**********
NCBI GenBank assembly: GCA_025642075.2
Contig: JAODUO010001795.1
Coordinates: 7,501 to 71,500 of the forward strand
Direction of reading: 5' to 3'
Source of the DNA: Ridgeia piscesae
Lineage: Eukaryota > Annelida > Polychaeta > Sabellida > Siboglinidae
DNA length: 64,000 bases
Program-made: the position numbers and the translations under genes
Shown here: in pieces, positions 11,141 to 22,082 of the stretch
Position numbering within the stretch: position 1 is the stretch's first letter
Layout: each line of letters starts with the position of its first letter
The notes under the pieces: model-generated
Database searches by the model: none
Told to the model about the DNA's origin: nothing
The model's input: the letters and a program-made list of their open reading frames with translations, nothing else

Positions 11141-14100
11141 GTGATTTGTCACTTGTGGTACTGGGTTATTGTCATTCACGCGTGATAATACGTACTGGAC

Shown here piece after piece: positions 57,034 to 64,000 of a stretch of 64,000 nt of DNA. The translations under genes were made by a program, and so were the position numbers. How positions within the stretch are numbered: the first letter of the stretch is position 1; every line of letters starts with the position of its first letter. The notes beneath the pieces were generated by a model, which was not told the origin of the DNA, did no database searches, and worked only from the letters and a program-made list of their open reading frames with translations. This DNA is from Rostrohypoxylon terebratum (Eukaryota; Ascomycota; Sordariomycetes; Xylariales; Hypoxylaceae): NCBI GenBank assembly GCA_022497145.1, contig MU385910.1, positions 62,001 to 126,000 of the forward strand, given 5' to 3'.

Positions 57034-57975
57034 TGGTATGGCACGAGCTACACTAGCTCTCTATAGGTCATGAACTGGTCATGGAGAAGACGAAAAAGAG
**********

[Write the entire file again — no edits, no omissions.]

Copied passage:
NCBI GenBank assembly: GCA_025642075.2
Contig: JAODUO010001795.1
Coordinates: 7,501 to 71,500 of the forward strand
Direction of reading: 5' to 3'
Source of the DNA: Ridgeia piscesae
Lineage: Eukaryota > Annelida > Polychaeta > Sabellida > Siboglinidae
DNA length: 64,000 bases
Program-made: the position numbers and the translations under genes
Shown here: in pieces, positions 11,141 to 22,082 of the stretch
Position numbering within the stretch: position 1 is the stretch's first letter
Layout: each line of letters starts with the position of its first letter
The notes under the pieces: model-generated
Database searches by the model: none
Told to the model about the DNA's origin: nothing
The model's input: the letters and a program-made list of their open reading frames with translations, nothing else

Positions 11141-14100
11141 GTGATTTGTCACTTGTGGTACTGGGTTATTGTCATTCACGCGTGATAATACGTACTGGAC

Shown here piece after piece: positions 57,034 to 64,000 of a stretch of 64,000 nt of DNA. The translations under genes were made by a program, and so were the position numbers. How positions within the stretch are numbered: the first letter of the stretch is position 1; every line of letters starts with the position of its first letter. The notes beneath the pieces were generated by a model, which was not told the origin of the DNA, did no database searches, and worked only from the letters and a program-made list of their open reading frames with translations. This DNA is from Rostrohypoxylon terebratum (Eukaryota; Ascomycota; Sordariomycetes; Xylariales; Hypoxylaceae): NCBI GenBank assembly GCA_022497145.1, contig MU385910.1, positions 62,001 to 126,000 of the forward strand, given 5' to 3'.

Positions 57034-57975
57034 TGGTATGGCACGAGCTACACTAGCTCTCTATAGGTCATGAACTGGTCATGGAGAAGACGAAAAAGAG